www.marche-paris.fr

www.walktobrussels.eu

www.roadtobrussels.blogspot.com

Attached files:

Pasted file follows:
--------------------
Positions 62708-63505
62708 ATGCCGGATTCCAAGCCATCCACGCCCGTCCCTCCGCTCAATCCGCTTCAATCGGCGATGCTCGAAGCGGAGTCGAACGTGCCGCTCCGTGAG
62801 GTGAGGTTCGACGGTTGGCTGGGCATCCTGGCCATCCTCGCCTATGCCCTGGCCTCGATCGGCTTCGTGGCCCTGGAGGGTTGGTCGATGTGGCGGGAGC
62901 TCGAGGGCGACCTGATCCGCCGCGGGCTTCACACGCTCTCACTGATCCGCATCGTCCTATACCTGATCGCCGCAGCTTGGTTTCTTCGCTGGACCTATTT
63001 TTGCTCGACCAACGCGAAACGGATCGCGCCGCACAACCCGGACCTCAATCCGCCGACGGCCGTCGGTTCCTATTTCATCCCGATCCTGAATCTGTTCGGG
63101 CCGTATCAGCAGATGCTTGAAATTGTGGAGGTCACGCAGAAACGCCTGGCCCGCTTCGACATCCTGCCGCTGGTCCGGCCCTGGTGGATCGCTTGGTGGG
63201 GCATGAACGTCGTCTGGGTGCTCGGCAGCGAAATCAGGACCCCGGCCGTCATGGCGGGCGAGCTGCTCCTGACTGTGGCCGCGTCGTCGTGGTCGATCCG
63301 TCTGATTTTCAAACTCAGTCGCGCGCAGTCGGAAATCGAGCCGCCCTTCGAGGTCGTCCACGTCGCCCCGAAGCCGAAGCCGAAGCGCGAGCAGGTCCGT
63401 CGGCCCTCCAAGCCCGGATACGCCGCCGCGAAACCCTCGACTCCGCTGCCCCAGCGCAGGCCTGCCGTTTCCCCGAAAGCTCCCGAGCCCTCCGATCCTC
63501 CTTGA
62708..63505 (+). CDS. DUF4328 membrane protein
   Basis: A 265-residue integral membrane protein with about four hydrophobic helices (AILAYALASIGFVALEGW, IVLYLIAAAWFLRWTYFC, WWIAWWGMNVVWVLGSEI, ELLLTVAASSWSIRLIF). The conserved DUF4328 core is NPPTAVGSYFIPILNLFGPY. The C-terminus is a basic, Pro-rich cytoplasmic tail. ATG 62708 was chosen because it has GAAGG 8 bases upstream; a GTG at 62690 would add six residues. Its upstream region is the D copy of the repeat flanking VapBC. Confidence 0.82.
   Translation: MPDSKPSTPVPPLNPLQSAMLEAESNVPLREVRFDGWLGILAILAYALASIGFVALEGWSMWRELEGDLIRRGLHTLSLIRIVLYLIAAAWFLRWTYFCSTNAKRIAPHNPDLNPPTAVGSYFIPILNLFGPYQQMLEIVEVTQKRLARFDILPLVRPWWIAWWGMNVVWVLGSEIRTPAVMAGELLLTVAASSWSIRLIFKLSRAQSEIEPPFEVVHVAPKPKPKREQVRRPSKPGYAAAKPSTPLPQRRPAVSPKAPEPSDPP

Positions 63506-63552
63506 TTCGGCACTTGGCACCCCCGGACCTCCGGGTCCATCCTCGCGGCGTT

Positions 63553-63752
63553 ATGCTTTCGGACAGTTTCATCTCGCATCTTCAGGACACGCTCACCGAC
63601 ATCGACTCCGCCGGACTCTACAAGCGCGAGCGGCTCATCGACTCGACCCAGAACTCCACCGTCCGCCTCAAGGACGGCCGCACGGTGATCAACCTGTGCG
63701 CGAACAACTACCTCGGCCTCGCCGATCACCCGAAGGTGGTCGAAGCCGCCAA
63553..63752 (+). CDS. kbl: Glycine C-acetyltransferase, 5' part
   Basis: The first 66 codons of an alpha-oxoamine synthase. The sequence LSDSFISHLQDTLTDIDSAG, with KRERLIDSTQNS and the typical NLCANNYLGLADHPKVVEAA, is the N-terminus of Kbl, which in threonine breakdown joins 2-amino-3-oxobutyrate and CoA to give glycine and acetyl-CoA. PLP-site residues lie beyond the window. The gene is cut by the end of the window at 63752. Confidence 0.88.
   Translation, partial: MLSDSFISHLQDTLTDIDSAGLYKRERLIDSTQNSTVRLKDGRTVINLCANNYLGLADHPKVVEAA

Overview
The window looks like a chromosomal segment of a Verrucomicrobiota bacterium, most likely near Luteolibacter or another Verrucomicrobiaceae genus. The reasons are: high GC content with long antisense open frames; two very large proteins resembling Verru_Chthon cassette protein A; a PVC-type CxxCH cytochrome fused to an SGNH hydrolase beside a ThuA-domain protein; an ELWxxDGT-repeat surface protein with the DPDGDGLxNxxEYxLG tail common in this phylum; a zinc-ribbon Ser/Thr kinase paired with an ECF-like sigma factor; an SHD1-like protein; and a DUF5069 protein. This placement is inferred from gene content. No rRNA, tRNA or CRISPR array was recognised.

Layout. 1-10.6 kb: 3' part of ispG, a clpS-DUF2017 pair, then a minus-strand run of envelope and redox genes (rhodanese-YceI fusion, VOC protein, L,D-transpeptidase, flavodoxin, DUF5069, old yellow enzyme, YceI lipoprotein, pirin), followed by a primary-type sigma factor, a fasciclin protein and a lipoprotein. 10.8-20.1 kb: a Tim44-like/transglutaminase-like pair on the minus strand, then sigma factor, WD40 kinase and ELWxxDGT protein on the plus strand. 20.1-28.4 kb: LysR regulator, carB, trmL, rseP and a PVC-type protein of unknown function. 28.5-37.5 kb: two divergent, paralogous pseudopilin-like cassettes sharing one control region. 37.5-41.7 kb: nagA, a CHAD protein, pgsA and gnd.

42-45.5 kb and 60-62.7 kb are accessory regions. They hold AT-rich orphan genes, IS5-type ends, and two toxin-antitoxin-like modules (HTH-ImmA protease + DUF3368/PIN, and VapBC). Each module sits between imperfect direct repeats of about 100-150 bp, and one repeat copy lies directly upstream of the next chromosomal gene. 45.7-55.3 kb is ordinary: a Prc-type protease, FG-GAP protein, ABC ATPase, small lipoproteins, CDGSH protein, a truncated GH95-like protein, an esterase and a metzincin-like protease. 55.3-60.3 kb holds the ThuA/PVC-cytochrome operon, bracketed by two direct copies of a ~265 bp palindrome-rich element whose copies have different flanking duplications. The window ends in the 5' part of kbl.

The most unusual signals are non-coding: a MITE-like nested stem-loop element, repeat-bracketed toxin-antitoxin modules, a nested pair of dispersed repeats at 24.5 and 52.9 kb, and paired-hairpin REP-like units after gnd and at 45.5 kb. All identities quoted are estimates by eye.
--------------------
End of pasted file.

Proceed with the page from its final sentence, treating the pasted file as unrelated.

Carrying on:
“On the 15th October, one major question will be if the dynamic we now have in Spain can inspire the rest of Europe.” These are the words to a pan-european audience at a meeting in Barcelona in September of a dedicated and passionate Spanish activist, Javier Toret from Democracia Real Ya! (Democracy Now!), one of many groups involved in the protests. The Spanish movement for real democracy and against austerity – often dubbed the 15M movement or ‘the indignados’ – issued a call for a Global Day of Action against austerity and for social justice and real democracy this summer, and it seems to have successfully spread, with events in a large number of European cities and in other parts of the world. And as if to make sure the message reaches Brussels, about a hundred people started marching to Brussels from Spain in early August – and are due to arrive a few days before the 15th October.The EU contextThe day of action comes in the midst of an economic crisis in Europe in general and in the Eurozone in particular. Major cuts are being made to social benefits and to wages in Spain, Ireland, Portugal, Italy, Greece and elsewhere in the European Union. While all countries were to some extent hit by the financial crisis of 2008, few were hit as badly as these countries, now known as ‘the periphery’ of the eurozone . Integration of these countries in a single market and single currency alongside more developed countries had made German industry the winner, and industry in the periphery countries lost out. Their economies had become dependent on credit, and once credit was not readily available, they slid quickly into recession. Billions were poured into loan packages intended primarily to keep risk-taking and irresponsible banks afloat.The crisis has developed against a background of growing income inequalities in the last 30 years that have created explosive imbalances in economies and society. In response to the crisis, the EU is not tackling inequalities or addressing the fundamental flaws of the euro. And it is not embarking on ambitious plans for public investment to steer clear of the kind of downward spiral seen during the crisis in the thirties. Quite the contrary. Austerity is either imposed or encouraged, and a cascade of new laws and procedures are being set up to keep member states economic policies within the confines of neoliberalism, promising many difficult years to come. In other words, the struggle against austerity and for social rights has become a European struggle, and it’s a struggle that will define the future of the European Union. It’s indispensable to have a national agenda, and a national movement against austerity, but that’s not enough.Indignados – a short historyOnly a year ago, Spain seemed an unlikely candidate to spark European action against austerity. Not that Spain didn't have its problems. With unemployment on the wrong side of 20 per cent of the work force, and youth unemployment at about 45 per cent, Spain is in a deep social crisis. But parliamentary opposition to the measures was and remains weak. Trade unions have not been able to mount much resistance since a one day general strike in September 2010. But then on the 15thof May 2011, a week before regional and municipal elections, a demonstration spearheaded by Democracia Real Ya! was joined by tens of thousands of people, mostly young, to denounce the lack of democracy in Spain, the self-centred behaviour of the elite, the politicians' inability to see the warning signs, and their disregard for people's welfare.The demonstrations in May were followed by mass actions. Starting in Sol, the central square in Madrid, the movement occupied ;squares, inspired by events at the Tahrir Square in Cairo that led to the downfall of President Mubarak in Egypt. Soon after people occupied squares in Barcelona, Valencia and other cities. The police made a number of attempts to remove them, and became notorious for using indiscriminate violence, but were unsuccessful. In fact, it had the reverse effect. In Madrid the square was originally occupied by approximately 1,000 people. After several police attacks, 25,000 filled the area.Only shortly after, on the 19th of June, a new wave of demonstrations swept through Spain's major cities, this time against the infamous Euro Pact, the agreement signed by 24 of 28 EU member states, which obliges them to attack wages in the name of competitiveness, and to cut social expenditure in the name of ‘sound public finances’. The demonstrations drew hundreds of thousands to the streets in what was the biggest sign of public opposition to the emerging neoliberal model of ‘economic governance’ in the European Union. Far more than the numbers reached by the European Trade Union Confederation (ETUC) at their demonstrations against austerity and attacks on wages.Assemblies and democracyIn no time, a movement has been built in Spain – mostly but not entirely by young people.,creating what is one of the biggest movements for democracy and against austerity in Europe at the moment. On top of the demonstrations and the occupation of squares, assemblies have sprung up all over the country. Meetings in neighbourhoods on local issues that requires action, or meetings on the big global challenges and what to do about them - mostly with a large number of people present. These assemblies were often followed by action to defend people from the wave of evictions that followed the collapse of the housing bubble.. Participatory democracy at work!The form of the movement is inherently Spanish. The ruling social democratic PSOE party is making ferocious cuts and offers no hope to young people. They will most likely lose the November parliamentary elections to the conservative Partido Popular, and what will ensue will be even deeper cuts. The Spanish political system offers young people no future, and as a result, a considerable proportion is turning its back on the political system – and many are also rejecting the trade unions. This has given the movement particular characteristics that are unlikely to emerge elsewhere.Next Step: To BrusselsSince they left Madrid in early August, the Spanish marchers have been received in a large number of French cities. Upon arrival in Brussels, they will be joining activists in Brussels for several days of actions, debates and demonstrations. But inspiration from Spain has spread much faster than feet can walk.Other countries have their own ‘indignados movement’. The taking of the squares in Spain was soon repeated in Greece where activists seized Syntagma Square in Athens, and in Portugal the central square of Lisbon was quickly seized too.The strength of the Spanish indignados movement is its capacity for launching broad movements, and for inspiring resistance elsewhere. It lies too in its remarkable social and political composition completely outside the framework of political parties and trade unions, free from stifling and formal procedures and with a clear intention of letting everyone have a say. Though activists from many veteran organisations and some left wing parties take part , the majority of the people in the streets do not have these roots. The demonstration in May served as the spark that revealed how quickly the profound sense of alienation from the world of traditional politics, felt by tens of thousands of Spanish, can be turned into action.It will of course be difficult for this movement to define precise medium term objectives and demands. To succeed in the long term, given the clear connections with the EU austerity drive, it must become a European struggle, with clear medium term and long term demands. For that to happen, many other players will have to join the Spanish marchers and square occupiers. At the moment the EU political elite fear the financial markets, not social movements. To reverse that situation, it takes more than a Spanish movement. The marchers on their way to Brussels, including those joining on marches from Germany and the Netherlands, and those who have chosen their own involvement in the day of action, can only see the 15th October as a first small step, and as a first march to Brussels.Javier Toret from Democracia Real Ya! will speak in Brussels on the 13th October at the ALTER-EU annual assembly: http://www.alter-eu.org/sites/default/files/documents/programme_assembly_2011.pdfFind out moreJoin the Global day of action (site with list of events) :www.15october.netDemocracia Real Ya!:www.democraciarealya.esFollow the marchers:http://www.scoop.it/t/the-marches-to-brusselswww.marche-paris.frwww.walktobrussels.euwww.roadtobrussels.blogspot.com